Throughout To Kill a Mockingbird, Harper Lee uses many literary devices such as imagery, metaphors, and symbolism to portray the themes in the book and lecture the audience about human nature. For example, Scout is used to portray the loss of innocence through her life experience with her relatives and friends. The author thoroughly describes and explains path of difficulties in Maycomb to effectively teach the audience about the evils of the human race, dramatically trying to change the audience's perspective about human nature. Through Scout's unfortunate exposure of the events of Dolphus Raymond's isolation and the misunderstanding of Boo Radley, the author encourages readers to evaluate society from a new perspective.
Through Mr. Dolphus Raymond's isolated lifestyle from the prejudiced society, the audience grasps the idea of making a self-contemplated decision concerning their own thoughts and emotions, rather than following the "mob mentality". For example, Mr. Dolphus Raymond, living in a society where the whites reign superior, chooses certain ethnic groups over another: in this case, he picks blacks over whites. Mr. Raymond tremendously despises all the "hell white people give colored folks, without even stopping to think that they're people too"(Lee 269), showing that he prefers the blacks over the whites. His preference for the persecuted black race over the prejudiced white race dispels all aspects of "following a mob mentality " and portrays the sign of self-contemplation. Mr. Dolphus Raymond strongly believes that society will "never understand that I live like I do because that's the way I want to live"(Lee 268). This ideal separates Mr. Raymond away from society even more because he chooses to live in a unique fashion, once again showing the aspect of self-contemplation, instead of following the "mob mentality"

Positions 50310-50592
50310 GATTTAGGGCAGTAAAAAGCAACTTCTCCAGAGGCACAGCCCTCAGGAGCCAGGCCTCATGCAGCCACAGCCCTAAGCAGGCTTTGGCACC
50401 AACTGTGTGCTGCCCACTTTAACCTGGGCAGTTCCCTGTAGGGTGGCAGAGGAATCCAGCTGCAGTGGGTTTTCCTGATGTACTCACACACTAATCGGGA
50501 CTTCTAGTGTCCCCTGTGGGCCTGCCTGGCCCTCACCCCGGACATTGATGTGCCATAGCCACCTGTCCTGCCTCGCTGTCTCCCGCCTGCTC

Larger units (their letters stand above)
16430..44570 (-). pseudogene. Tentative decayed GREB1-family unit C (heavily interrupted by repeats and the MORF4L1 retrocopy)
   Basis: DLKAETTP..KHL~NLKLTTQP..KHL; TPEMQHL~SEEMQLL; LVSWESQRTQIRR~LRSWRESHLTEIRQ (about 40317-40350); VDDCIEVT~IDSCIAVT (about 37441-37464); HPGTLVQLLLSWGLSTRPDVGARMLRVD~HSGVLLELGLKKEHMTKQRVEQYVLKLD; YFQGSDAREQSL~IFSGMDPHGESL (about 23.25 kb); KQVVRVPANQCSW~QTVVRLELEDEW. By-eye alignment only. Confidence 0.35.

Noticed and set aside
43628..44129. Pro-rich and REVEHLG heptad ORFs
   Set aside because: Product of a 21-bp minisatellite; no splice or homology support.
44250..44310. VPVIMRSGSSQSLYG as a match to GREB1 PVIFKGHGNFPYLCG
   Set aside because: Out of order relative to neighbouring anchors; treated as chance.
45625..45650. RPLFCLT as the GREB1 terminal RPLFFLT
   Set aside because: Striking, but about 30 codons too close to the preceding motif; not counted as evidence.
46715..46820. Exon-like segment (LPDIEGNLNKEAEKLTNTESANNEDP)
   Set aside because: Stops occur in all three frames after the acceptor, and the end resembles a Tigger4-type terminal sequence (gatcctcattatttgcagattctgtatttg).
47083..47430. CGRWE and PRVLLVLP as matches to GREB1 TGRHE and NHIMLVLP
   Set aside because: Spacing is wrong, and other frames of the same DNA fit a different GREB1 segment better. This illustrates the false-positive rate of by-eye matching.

As the end result of the widely accepted misinterpretation of Boo Radley, the audience becomes introduced to the theme of...
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